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Technology has always found its greatest consumer in a nation's
war and defense efforts. Since the last attempts at a "Star Wars"
defense system, has technology changed considerably enough to make
the latest Missile Defense initiatives more successful? Can such an
application of science be successful? Is a militarized space
inevitable, necessary or impossible?
Read Debates, a
new Web-only feature culled from Readers' Opinions, published every
(277 previous messages)
- 11:16am Mar 9, 2002 EST (#278
Military palmtop to cut collateral
NewScientist 09 March 02
In the Afghanistan and Kosovo conflicts, military mistakes led
to air strikes against the wrong buildings, against civilians or
on friendly forces. One cause of such tragedies is misinformation
from the battlefield - perhaps because troops transmit the wrong
target coordinates, or are simply misheard.
To address the problem, the Pentagon has commissioned a new
battlefield targeting system based on a raft of sensing and
communications technologies, controlled by a hand-held Pocket PC.
It will go into service with US Special Forces in 2003.
The super-palmtop will combine laser rangefinding, GPS
satellite positioning, a satellite phone and text messaging.
Called JEDI, or Joint Expeditionary Digital Information, the
system will be controlled by Microsoft's Windows-CE operating
The Pentagon wants JEDI to help simplify the way soldiers send
target coordinates and other vital information from the
battlefield to control centres. "It has to be designed so it's
easy to use," says Peter Batcheller of Booz Allen Hamilton, the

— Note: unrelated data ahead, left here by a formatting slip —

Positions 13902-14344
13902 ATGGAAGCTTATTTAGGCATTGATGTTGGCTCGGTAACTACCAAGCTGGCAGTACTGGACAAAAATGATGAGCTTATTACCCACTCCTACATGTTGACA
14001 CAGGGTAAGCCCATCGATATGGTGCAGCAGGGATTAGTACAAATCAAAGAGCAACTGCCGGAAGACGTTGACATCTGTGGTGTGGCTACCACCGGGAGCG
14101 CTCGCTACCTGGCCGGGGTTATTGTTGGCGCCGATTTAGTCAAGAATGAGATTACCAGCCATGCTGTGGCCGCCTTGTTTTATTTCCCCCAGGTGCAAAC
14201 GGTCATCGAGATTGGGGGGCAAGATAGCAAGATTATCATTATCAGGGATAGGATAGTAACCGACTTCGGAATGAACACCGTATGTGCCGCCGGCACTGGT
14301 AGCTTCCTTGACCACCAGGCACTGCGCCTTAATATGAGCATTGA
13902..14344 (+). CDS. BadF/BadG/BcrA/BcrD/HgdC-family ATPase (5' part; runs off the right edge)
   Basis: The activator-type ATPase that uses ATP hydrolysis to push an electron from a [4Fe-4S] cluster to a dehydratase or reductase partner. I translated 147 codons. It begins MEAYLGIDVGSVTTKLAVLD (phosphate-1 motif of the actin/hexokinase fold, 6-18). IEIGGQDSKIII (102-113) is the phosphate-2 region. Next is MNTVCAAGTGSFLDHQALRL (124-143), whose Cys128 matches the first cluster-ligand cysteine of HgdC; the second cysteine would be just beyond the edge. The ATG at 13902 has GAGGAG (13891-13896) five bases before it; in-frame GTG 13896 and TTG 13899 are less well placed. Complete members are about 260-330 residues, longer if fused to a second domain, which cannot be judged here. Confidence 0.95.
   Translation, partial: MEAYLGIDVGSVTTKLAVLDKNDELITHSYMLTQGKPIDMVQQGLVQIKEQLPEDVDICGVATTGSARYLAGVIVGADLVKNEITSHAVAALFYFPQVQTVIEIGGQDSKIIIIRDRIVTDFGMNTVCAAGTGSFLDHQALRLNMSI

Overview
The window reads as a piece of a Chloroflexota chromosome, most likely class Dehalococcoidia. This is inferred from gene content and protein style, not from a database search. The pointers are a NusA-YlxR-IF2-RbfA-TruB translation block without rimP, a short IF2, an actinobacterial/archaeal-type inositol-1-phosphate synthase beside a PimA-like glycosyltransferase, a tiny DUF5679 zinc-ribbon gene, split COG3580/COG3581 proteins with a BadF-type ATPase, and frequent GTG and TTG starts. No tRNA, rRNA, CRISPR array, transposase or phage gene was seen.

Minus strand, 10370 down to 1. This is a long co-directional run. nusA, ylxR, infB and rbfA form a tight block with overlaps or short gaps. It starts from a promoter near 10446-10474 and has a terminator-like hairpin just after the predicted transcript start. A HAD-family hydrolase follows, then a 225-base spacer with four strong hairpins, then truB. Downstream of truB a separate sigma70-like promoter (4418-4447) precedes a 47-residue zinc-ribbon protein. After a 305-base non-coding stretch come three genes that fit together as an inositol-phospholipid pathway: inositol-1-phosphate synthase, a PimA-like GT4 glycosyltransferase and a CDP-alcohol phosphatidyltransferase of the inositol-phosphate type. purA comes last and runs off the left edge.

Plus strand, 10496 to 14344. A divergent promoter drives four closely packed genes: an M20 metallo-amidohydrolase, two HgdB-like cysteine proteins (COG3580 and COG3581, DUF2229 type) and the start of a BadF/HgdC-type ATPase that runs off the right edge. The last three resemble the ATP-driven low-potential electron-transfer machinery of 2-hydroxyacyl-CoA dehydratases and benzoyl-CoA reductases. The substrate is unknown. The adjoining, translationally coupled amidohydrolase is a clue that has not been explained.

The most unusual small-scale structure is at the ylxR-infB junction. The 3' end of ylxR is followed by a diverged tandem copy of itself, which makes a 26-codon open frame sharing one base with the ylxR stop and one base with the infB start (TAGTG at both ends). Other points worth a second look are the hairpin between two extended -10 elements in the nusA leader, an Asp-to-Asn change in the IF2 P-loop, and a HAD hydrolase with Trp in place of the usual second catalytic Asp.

technology development company based in McLean, Virginia, that
created the system. "Troops can't call up an IT desk if it goes
JEDI is used in conjunction with laser rangefinding
binoculars. A soldier spotting a target vehicle will use the
binoculars to get a reading on its position, speed and direction
of travel. This data is then collected by the Pocket PC, while the
soldier identifies the type of vehicle by pointing to simple icons
on the screen.
The palmtop codes the information into a short text message,
which it sends via the Iridium satellite mobile phone system to a
forward headquarters or to a waiting attack aircraft.
This is both more accurate and quicker than the current way of
working, which relies on soldiers calling in the coordinates by
radio and describing targets verbally. Slow response speeds can
For example, fast-moving mobile rocket launchers can be missed
by strike aircraft because they have gone by the time the attacker
gets to the scene. "It can take as much as 30 seconds to a minute
to get a message for a target with the current voice system," says
In recent US Army tests, JEDI target messages were sent and
received in as little as 3 seconds. Its simple, icon-based
software also reduces the risk of inaccurate information being
called in, cutting the chances of attacks on the wrong target.
If the Windows-based machine crashes, says Batcheller, it can
be rebooted within 12 seconds. But can a Pocket P - -more at home
in a Starbucks coffee bar than on the battlefield - handle combat
JEDI is a lot more robust, he says. To test quite how much the